Required Books

  • The Alms Bazaar, Ian Smillie, 1995
  • Activists Beyond Borders, M. Keck and K Sikkink, 1998
  • Making Them Like Us, F. Fischer, 1998
  • Conflict Mediation Across Cultures, D. Augsburger, 1992

Course Description
The variety, services and number of both "North" and "South" non-governmental organizations has proliferated beyond anyone's wildest expectations in the last decade. Transnational activism is at an all time high. As a service learning course for Global Studies majors, this course will integrate knowledge of NGOs with volunteerism. in agencies that shape and share a "global" vision in some way. By the end of the course, students will have a better working understanding of NGO's management practices, mission and relationships to community, government, transnational organizations. Students will also be able to understand and evaluate intercultural interactions more effectively.

For MLO 9 (Service Learning in Global Affairs), you will gain an understanding of this phenomenon and its implications for global civil society. We will pose such questions as: What is the difference between North and South NGOs; different generations of NGOs, government vs. grassroots NGOs, etc? Why this fluorescence? Are these NGOs and the international development regime the "magic bullet" they have been heralded as? How does one evaluate their effectiveness?

For MLO 8 (Intercultural Communication), you will understand and analyze the meaning of intercultural communication in the context of international NGO work. How does one's socio-cultural background affect values and communication styles? Why is this important for NGO work? The course will focus primarily on conflict management among staff and "clients". By the end of this section, you will be able to evaluate your own intercultural effectiveness and that of your agency.

As a combined Service Learning/Intercultural Communication course, you will be assigned to an agency with transnational linkages. Throughout this course, you will evaluate your agency's mission, service delivery, transnational networks, and evaluation mechanisms. You will also apply theory and practice of intercultural community to your interactions in this volunteer experience.

Learning Outcomes are met by:

I. Participation (30 points)
a) Attendance of all class meetings; participation in class discussions and activities, completion of readings BEFORE the class period. I will allow up to 3 excused absences; after this, each absence will result in a point deduction. This also goes for consistent lateness. I will credit time we spend in fieldtrip(s) and adjust class meetings at CSUBM. There are no incompletes in this course.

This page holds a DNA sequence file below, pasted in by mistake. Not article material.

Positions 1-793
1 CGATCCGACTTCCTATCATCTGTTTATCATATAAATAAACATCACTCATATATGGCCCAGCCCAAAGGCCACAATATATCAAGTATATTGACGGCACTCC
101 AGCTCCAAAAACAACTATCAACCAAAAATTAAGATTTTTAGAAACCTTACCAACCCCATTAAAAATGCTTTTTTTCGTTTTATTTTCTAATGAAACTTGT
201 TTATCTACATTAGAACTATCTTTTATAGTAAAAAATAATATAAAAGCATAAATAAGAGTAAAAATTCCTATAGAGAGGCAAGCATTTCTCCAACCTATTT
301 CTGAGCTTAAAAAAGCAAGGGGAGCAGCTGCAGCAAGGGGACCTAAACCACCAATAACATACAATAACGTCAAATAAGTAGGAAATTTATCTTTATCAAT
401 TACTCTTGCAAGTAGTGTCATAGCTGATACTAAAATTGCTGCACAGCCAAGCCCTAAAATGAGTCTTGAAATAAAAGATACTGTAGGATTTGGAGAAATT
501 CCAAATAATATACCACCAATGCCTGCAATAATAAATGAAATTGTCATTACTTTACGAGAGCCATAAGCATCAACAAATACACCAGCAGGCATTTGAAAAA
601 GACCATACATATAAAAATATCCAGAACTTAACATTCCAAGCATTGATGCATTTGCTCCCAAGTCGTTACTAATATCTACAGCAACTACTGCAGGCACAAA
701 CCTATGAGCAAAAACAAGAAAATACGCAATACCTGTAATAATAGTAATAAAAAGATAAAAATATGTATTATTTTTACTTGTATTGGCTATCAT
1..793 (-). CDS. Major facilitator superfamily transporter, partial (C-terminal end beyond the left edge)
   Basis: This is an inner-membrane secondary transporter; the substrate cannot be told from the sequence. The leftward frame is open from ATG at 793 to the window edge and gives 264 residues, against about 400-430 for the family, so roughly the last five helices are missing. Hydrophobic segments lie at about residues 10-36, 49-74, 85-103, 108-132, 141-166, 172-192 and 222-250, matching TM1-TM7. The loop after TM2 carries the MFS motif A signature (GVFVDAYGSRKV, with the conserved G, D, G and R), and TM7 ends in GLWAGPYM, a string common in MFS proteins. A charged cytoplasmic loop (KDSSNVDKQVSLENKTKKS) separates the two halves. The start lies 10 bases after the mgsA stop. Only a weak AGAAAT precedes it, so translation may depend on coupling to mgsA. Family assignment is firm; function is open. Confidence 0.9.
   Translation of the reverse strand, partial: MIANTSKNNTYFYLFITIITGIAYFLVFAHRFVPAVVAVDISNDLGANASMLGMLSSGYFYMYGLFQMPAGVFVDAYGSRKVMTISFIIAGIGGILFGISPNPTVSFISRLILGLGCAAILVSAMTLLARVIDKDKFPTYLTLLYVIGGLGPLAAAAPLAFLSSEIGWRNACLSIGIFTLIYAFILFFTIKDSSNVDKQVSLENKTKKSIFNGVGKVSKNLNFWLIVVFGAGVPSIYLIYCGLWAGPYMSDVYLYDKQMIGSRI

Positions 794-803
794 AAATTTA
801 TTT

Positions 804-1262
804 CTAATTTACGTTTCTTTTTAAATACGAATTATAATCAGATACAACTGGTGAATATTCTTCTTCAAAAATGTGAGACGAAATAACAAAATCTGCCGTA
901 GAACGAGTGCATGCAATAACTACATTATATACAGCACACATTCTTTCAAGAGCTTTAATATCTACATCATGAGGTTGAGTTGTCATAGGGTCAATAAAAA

b) Fieldtrip (10 pts) A field trip to international development agencies in San Francisco will be organized during the semester at a time that can best accommodate all schedules. It is imperative that all members of the class participate in these. Students will write a 1-2 page reflection paper about the trip.

c) Two Presentations of Reading (10 pts: 5 points each)
Sign up for a presentation of the reading. Each person will hand in a paper that reviews the main topic of the reading and the points you will be making.

II. "Getting a Job in an NGO" Portfolio (15 points)

The goal of this exercise is to take seriously your goal to work in international development and to clarify the issues that concern you. You will submit 3 papers.

Paper 1: Your background and area of interest (5 pts)
a) Why does international development work interest you and what are your goals?
b) country/region of the world in which you want to work and why
c) the issue (maternal health, refugees, micro-credit) that attracts you
d) your skill area (teaching English, nursing, computers) relevant to this issue

Paper 2: What NGOs best fit your goals and skills? (5 pts)
a) Identify about 10 NGOs with short profiles and target at most 3 that are your best choices.
b) Type of NGO/IGOs you've chosen-service learning, Peace Corps, CBO, INGO
c) your projected status within this NGO. Does it have an internship program, does it accept volunteers, do you want a staff position?
d) Your strategy for securing a job in an NGO or in the field of your choice. What is their hiring policy; have you already contacted them?

Paper 3: Presenting Yourself (5 pts)
You will submit letter of application and a copy of the position opening and your resume for a position in an NGO that you have chosen to apply for.

III. Service Learning (25 points)
Five Service Learning Journal entries (20 points) Each entry must be 3-4 pages, double-spaced, and well-written.

Paper 1: Introduce the agency, its mission, clients and something of its "culture".